IETF to cramp Cisco's WLAN empire?

Opposing camps

A meeting of the Internet Engineering Task Force (IETF) standards body this week is likely to clear the way to create a standard based on the Lightweight Access Point Protocol (LWAPP), a technology backed by wireless switchmakers and NTT DoCoMo but in opposition to Cisco’s view of the wireless LAN.

The LWAPP creates a standard way for WLAN switches to communicate with ‘thin’ access points, enabling different brands of switches and APs to be combined on one network. Discovery and provisioning of APs would be automated and there would be a framework for configuring and upgrading large numbers of APs and managing sessions from a central point, all secured by IEEE 802.1x authentication.

Various technical concerns have been raised by the IETF, but the vendors are sure they have addressed these and that the body will now set up a working group to create a formal document, to be voted on in 12-18 months’ time. This is likely to rename the protocol as Control and Provisioning of Wireless Access Points (CAPWAP). A standard of this type would be a major boost for the central switch/thin AP approach, which, despite huge hype this year, has not gained great traction outside the small and medium enterprise space, partly because of the dominance of Cisco, with its fat AP architecture, in large companies.

A standard would reduce the perceived risk of adopting products from start-ups in a market that will certainly undergo shake-out in the coming year, although with a timescale of over a year, by the time it is a reality, that shake-out will already have happened, and Cisco will have come out with its own new benefits. The LWAPP initiative is seen as an attempt to counteract Cisco’s effort to establish its own WLAN technologies as de facto standards by virtue of its enterprise market share; and to give companies a risk-free alternative if they are starting to chafe under Cisco’s high prices and often dictatorial approach.

The strongest argument that Cisco always has for its moves to establish de facto standards – and therefore its own control of its key customers – is that it can move more quickly to provide the facilities that enterprises really need. It claims that the industry bodies governing WLANs, the IEEE, IETF and the Wi-Fi Alliance, do not focus specifically on enterprise needs, nor do they move rapidly enough for corporations that are looking to adapt their business models quickly to cope with new business. It has sought to establish its WLan technologies as a tickbox requirement in large sites through its CCX Extensions program.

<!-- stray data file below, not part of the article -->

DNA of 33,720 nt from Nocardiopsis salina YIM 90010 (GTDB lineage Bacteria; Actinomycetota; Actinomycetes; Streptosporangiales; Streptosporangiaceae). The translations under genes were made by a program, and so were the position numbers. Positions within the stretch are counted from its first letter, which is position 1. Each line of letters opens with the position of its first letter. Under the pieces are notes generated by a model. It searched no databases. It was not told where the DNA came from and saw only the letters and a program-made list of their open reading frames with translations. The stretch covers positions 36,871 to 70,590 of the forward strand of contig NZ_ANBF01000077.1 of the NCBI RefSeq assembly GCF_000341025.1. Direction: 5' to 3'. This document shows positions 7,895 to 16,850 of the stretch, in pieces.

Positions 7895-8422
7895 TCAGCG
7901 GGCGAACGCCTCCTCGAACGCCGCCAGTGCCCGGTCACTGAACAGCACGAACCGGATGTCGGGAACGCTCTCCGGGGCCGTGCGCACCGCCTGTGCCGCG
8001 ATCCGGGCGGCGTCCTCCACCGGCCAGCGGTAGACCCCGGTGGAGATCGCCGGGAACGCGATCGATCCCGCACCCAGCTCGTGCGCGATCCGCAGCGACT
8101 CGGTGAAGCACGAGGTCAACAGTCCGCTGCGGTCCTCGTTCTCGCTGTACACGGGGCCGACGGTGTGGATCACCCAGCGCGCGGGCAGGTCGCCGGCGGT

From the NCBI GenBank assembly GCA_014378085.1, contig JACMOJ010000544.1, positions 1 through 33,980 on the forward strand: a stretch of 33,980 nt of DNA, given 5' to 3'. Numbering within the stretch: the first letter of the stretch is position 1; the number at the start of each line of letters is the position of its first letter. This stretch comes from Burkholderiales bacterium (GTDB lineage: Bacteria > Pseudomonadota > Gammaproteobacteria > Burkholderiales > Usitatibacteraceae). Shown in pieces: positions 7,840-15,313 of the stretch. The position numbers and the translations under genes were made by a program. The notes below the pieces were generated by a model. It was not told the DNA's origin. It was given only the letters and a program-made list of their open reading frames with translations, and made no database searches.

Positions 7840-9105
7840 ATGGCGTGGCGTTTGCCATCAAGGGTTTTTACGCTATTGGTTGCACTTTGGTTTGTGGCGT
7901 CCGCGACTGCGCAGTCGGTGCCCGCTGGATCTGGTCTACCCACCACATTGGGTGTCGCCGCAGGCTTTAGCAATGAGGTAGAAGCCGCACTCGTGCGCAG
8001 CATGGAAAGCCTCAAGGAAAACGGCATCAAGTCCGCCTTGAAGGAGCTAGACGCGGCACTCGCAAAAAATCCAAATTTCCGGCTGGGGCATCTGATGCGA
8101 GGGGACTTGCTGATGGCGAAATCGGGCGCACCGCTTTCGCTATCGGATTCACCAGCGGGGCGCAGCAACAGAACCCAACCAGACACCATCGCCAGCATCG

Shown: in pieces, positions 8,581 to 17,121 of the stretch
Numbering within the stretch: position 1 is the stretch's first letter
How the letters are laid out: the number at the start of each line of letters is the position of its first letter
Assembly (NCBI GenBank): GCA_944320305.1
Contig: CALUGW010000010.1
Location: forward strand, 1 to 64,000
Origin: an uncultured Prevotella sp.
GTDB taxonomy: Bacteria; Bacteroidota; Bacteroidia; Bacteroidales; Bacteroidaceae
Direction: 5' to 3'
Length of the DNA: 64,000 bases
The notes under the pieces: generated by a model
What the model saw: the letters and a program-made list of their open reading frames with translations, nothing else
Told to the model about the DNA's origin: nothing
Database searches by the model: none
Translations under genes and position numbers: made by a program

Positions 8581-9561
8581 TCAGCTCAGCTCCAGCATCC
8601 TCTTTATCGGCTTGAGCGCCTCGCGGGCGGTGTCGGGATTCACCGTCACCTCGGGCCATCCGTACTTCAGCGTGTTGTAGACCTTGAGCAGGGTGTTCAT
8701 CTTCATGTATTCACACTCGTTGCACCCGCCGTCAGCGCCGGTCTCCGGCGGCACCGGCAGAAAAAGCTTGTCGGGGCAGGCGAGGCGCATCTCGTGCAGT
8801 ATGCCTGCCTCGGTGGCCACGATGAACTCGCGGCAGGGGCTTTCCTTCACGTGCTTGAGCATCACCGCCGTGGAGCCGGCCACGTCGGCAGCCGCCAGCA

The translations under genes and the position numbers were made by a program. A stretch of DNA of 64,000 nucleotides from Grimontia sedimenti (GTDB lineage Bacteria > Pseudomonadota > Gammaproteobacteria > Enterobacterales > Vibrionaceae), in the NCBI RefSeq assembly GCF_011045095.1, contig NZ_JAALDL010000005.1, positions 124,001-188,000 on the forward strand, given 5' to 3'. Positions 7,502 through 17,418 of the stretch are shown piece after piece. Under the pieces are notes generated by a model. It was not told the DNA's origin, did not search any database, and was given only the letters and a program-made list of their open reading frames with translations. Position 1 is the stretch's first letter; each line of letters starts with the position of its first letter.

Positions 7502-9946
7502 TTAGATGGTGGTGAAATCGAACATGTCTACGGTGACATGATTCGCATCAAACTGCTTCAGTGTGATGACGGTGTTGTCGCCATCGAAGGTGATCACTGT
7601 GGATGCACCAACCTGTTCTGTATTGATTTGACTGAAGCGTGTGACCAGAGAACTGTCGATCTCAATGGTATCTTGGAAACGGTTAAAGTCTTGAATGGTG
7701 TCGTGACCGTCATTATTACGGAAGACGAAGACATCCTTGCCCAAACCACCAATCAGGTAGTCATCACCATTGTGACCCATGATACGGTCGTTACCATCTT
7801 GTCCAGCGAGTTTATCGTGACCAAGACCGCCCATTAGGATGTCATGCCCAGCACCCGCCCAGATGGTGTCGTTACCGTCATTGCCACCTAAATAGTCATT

This certifies compatibility of devices with its Aironet range, the argument being that companies can easily assemble an interoperable wireless system with common management and security frameworks – provided these are based on Cisco’s technology, which brings with it Leap, the heavy AP approach and Cisco QoS mechanisms. The LWAPP group aims to bring all the smaller players together behind a united front against Cisco, rather than leaving them to try to chip away at the giant single handed. By making APs from a host of vendors – from the fairly large players like Proxim and Symbol to the small start-ups – interoperable, this model could alter the component design and deployment business models, making systems cheaper and lowering barriers to entry, argue its supporters.

Like any multivendor process, there will be complex politics and technological debate along the way, and this one even involves multiple standards bodies. Standards like this, that concern Layers 1 and 2 of the network model, are usually the domain of the IEEE but the two bodies have worked together unusually closely on LWAPP, according to Airespace, one of a host of wireless switch start-ups, and one of the primary authors of the protocol. Including Layer 3 components – the domain of the IETF – gives LWAPP greater flexibility, allowing APs and switches to use any network, provided it supports IP, according to supporters. But this does not alter the fact that there is considerable potential overlap and conflict with the IEEE, particularly its 802.11k work in progress, which defines many resource management functions that are also central to LWAPP.

A critical decision is how to split functions such as security between the AP and the central switch or router, a split that impacts latency, a crucial measurement for time sensitive applications such as voice over IP. These functions are part of the media access control (MAC) layer, and so affect the designs of the WLAN chipmakers. But not only do most of these chipmakers support Cisco CCX, their standards are also governed by the IEEE. A long drawn out process or too many instances of in-fighting could play into Cisco’s hands and its arguments that it provides the most reliable platform for enterprise WLANs, and ensure the success of its would-be de facto standards.

© Copyright 2003 Wireless Watch

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